Malaysia’s three Chinese-majority political parties have been in the news this month as they step up preparations for the upcoming general elections.
Following the opposition Pakatan Harapan (PH) coalition’s convention on Jan 7, it announced that the Democratic Action Party (DAP) will be contesting 35 parliamentary seats in Peninsula Malaysia, one less than in the 2013 elections.
It will be defending 30 seats it had won in 2013 and seeking to edge out the ruling coalition in five other seats.
Within the ruling Barisan Nasional coalition, the Malaysian Chinese Association (MCA) and Parti Gerakan Rakyat Malaysia (Gerakan) announced at an unprecedented joint rally on Jan 6 that they will work together to win back support among Chinese voters.
“We have good consensus and strategies have been drawn up on how to strengthen the rights and opportunities of the Chinese community to ensure it plays a greater role in the nation’s development,” said Gerakan secretary-general Liang Teck Meng.
Despite the brouhaha expressed by the Chinese component parties in BN, it is unlikely that they will win back the support of the Chinese communities.
This will in turn fundamentally alter the power-sharing model that has long defined Malaysia’s political system.
BATTLE FOR THE CHINESE VOTES
The seats allocated to the DAP were strategic in quelling the BN rhetoric that DAP controls the four-party PH. DAP’s 35-seat allocation was far lower than those of Malay-based parties such as Bersatu (52 seats) and Parti Keadilan Rakyat (51 seats).
If DAP is to maintain the same seat allocations in East Malaysia in the 2013 general election, it will con-test a total of 50 seats. This will still be lower than the total numbers of seats allocated to Bersatu and PKR.
Ironically, while the ruling United Malays National Organisation attacks PH by accusing the DAP of con-trolling the alliance, MCA has issued contradicting statements aimed at showing that the Chinese rep-resentative in PH is marginal.
For instance, MCA president Liow Tiong Lai had stated that with DAP given fewer seats, Bersatu is the party that controls the opposition pact.
On the other hand, MCA and Gerakan are expected to contest up to 45 parliamentary seats.
Interestingly, MCA also seems to target seats in areas with weaker PKR support, including Selayang, and Alor Setar, and Gopeng. All three seats will be defended by PKR in the upcoming elections.
The MCA-Gerakan pact might do little in regaining the Chinese voters’ support as Chinese’s voters are more focused on issues such as inflation, rising cost of living and corruption.
Internal conflicts, the lack of younger leaders and fresh policies have resulted in a crisis of credibility in the two parties.
Both MCA and Gerakan have done little to change their image of being subservient to Umno, which is a main concern for Chinese voters, who will also not quickly forget the virulently anti-Chinese senti-ments expressed by Umno leaders during the infamous Red Shirt rally in July 2016.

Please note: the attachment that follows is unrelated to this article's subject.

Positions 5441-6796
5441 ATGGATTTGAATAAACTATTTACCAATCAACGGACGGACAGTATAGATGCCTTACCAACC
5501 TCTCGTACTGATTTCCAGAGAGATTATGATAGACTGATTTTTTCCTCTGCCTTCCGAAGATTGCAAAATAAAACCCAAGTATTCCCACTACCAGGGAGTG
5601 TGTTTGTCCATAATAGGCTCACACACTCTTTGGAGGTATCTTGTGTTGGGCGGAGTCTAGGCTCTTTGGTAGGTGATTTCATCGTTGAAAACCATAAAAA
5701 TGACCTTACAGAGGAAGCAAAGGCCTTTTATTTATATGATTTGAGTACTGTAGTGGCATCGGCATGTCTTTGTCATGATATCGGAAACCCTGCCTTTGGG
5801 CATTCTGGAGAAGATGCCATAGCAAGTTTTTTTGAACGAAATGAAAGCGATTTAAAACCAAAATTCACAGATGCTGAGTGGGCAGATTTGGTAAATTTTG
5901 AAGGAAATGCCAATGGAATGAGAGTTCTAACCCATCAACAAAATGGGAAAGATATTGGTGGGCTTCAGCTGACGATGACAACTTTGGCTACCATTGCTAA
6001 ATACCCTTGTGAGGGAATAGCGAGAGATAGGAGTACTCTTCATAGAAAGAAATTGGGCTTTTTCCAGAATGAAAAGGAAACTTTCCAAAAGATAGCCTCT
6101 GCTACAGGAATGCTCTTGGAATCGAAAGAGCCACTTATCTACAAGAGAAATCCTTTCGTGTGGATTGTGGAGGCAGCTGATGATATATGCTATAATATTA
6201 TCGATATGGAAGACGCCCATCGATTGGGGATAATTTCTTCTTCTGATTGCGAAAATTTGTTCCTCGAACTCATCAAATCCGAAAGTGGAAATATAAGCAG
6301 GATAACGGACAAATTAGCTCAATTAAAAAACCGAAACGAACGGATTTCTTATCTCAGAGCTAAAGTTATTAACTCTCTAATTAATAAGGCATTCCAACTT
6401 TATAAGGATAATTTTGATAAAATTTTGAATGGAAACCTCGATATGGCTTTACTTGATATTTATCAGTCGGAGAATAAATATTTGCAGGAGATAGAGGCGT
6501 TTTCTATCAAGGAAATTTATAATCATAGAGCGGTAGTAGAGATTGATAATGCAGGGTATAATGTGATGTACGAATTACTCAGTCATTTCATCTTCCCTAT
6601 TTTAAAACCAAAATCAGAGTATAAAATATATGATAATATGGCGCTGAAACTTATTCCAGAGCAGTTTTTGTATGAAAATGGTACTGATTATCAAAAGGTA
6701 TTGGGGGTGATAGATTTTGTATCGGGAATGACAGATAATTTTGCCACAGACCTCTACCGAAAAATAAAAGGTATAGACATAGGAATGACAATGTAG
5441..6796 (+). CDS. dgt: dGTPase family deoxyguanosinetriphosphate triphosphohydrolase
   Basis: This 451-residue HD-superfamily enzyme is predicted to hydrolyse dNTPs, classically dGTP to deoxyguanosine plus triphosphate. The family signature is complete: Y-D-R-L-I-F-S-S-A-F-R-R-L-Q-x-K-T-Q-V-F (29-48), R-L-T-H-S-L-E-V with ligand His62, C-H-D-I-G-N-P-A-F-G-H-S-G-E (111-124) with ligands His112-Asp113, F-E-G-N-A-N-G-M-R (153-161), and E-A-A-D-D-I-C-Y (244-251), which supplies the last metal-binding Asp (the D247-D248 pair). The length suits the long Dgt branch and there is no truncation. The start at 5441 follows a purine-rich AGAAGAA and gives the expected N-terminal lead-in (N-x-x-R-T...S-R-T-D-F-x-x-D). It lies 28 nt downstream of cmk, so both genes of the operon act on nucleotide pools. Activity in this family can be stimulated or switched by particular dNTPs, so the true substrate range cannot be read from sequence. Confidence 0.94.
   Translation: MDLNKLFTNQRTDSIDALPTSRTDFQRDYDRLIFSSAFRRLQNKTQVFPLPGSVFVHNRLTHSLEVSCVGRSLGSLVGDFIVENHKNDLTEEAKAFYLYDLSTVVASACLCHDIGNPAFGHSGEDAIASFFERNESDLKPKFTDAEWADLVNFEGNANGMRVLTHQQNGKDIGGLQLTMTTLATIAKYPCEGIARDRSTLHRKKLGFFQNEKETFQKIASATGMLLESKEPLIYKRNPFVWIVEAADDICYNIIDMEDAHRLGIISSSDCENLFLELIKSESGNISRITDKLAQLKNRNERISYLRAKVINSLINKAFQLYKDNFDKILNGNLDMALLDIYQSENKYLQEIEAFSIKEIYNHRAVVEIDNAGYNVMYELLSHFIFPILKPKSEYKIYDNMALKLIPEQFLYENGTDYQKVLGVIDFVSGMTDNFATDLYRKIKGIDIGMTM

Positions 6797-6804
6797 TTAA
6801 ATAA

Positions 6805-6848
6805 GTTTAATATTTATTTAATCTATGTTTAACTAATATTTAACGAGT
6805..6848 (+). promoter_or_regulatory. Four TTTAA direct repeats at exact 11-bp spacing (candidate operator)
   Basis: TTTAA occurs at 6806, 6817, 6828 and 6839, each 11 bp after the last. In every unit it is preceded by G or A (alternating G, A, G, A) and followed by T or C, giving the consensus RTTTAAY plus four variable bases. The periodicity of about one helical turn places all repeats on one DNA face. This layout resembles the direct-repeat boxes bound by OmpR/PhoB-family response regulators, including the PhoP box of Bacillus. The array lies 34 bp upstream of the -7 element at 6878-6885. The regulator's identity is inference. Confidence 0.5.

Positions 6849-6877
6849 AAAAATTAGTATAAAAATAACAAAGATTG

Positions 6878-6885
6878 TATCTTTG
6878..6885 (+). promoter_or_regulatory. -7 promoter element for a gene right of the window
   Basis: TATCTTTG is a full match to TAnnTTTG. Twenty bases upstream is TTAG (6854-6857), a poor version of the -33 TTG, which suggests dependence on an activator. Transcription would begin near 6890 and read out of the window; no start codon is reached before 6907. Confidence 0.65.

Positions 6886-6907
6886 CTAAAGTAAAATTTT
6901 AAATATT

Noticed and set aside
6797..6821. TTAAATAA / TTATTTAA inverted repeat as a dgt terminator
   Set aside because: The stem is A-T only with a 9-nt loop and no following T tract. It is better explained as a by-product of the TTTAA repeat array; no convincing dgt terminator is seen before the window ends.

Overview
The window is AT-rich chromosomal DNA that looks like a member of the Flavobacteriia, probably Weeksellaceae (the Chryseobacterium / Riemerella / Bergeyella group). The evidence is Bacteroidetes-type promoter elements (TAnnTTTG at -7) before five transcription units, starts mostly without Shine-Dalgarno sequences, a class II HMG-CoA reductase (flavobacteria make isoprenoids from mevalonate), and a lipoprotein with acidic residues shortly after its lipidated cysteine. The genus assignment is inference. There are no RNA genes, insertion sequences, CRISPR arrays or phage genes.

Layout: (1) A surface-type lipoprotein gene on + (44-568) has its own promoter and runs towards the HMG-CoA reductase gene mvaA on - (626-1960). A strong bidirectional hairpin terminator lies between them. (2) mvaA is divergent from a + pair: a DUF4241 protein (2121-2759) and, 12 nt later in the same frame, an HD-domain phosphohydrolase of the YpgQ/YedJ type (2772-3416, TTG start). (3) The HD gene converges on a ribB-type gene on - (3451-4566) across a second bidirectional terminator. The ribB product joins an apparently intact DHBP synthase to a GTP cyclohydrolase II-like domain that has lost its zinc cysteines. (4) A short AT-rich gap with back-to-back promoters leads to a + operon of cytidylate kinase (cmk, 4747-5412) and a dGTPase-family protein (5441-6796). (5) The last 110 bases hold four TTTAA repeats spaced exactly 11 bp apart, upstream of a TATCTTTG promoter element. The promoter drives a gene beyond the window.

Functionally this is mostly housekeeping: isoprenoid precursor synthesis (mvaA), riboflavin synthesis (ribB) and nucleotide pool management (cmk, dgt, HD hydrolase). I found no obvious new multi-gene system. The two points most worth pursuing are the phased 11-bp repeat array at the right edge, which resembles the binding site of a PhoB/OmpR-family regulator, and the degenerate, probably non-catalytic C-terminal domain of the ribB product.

Overall, what is likely to further erode support for Umno amongst Malaysian Chinese is the more Is-lamic posturing of the party in support of more conservative Islamic norms and the plan by Parti Islam Se-Malaysia to implement Islamic criminal law.
Prime Minister Najib Razak’s claim at the Umno General Assembly that the role of Islam in Malaysia will be decimated if the opposition comes to power is one such example.
In the 2013 election, Malaysian Chinese contributed a total of 2.92 million votes for the opposition par-ties which accounted for more than 50 per cent of the popular votes won by the previous Pakatan Rakyat pact.
While numerically a minority, Malaysian Chinese remains a crucial vote bank, especially in a close election fight.
The continuous Chinese support for the DAP and a split in Malay votes which could see the opposition losing more seats may also mean that the DAP could emerge as the strongest opposition party.
In the likely scenario that support for BN continues to plummet amongst Chinese voters and it returns to power as a result of the split in the vote for the opposition, MCA and Gerakan will become even more relevant.
Chinese representation within the next government will continue to be weak and it is likely that the community will become even more politically marginalised.
With demographic changes which will see Malays accounting for an even bigger majority within Malaysia coupled with the more conservative Islamic outlook of Malaysian Malays, there is little incentive for the Umno-led government to try to win back Chinese support.
A strong Malay dominated government with a strong Chinese dominated opposition does not bode well for the Malaysian social fabric in the long run.
ABOUT THE AUTHORS:
Mohamed Nawab Mohamed Osman is Coordinator of Malaysia Programme at the S Rajaratnam School of International Studies (RSIS), where Chan Xin Ying is a research analyst.